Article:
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The elusive quest for the subsistence line How much does the cost of survival vary between populations?

Mattias Lindgren ()

MPRA Paper from University Library of Munich, Germany

Abstract: The subsistence line, defined as the lowest possible income that can sustain a population, depends on several factors that vary between populations. For simplicity, however, the line is typically assigned a fixed dollar value, so that it represents subsistence under average conditions. We explore how much the line may differ across populations if we take relative prices, age composition, heights and climate into account. We estimate the cost of the physical minimum requirements, since this is the quantifiable part of the subsistence line. The variation of the physical minimum can shed light on the variation of the subsistence line, even though the latter is likely to be significantly higher than the physical minimum. Our physical minimum line, under baseline assumptions, is 0.67$ per day in 2005 international prices. Differences in prices between our cases imply physical minimum lines that vary between 50% and 150% of the baseline. The range of potential heights implies lines between 84% and 115% of the baseline and the range of age compositions implies lines between 97% and 110% of the baseline. The effect of climate is by assumption small, less than 5%. We cautiously suggest that relative prices is the first thing to take into account if we want to improve the subsistence line, whereas differences in the age composition is less of a concern.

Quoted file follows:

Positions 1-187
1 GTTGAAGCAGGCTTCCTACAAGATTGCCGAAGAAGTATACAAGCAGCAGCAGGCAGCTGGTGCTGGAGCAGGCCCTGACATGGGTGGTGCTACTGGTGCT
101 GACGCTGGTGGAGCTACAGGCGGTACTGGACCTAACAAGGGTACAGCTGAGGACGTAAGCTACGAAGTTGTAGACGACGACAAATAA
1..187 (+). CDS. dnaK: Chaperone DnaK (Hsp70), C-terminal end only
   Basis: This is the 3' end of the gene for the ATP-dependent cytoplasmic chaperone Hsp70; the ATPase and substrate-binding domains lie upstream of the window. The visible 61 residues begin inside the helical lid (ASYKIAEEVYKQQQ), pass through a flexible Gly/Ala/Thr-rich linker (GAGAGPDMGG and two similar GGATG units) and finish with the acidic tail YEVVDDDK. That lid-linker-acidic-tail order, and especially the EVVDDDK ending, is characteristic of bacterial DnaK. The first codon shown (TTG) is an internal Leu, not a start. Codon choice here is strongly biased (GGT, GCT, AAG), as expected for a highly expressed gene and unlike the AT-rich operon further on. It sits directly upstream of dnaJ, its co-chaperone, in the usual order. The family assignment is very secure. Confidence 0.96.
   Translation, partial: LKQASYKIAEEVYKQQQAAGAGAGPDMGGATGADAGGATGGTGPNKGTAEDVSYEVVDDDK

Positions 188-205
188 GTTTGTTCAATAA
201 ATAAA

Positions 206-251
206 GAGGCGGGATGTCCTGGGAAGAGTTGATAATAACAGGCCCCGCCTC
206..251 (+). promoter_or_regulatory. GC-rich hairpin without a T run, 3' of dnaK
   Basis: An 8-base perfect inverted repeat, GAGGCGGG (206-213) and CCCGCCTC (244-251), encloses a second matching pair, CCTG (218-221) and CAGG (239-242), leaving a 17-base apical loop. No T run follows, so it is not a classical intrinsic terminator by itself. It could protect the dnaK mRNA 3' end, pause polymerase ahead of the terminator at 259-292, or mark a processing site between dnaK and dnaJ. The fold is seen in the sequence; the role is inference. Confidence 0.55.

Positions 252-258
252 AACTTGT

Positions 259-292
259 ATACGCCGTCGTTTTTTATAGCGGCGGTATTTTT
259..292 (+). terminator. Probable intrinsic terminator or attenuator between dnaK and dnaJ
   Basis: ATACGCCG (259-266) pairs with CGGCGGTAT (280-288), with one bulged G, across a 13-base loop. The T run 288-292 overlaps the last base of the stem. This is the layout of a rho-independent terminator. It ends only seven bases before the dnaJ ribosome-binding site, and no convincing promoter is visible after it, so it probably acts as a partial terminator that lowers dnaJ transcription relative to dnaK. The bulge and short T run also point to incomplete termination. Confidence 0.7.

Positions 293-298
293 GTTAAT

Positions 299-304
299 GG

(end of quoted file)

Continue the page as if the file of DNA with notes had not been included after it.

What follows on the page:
Keywords: subsistence line; poverty; living standard; income estimate (search for similar items in EconPapers)
JEL-codes: D31 E01 I32 O10 O15 (search for similar items in EconPapers)
Date: 2015
New Economics Papers: this item is included in nep-dev
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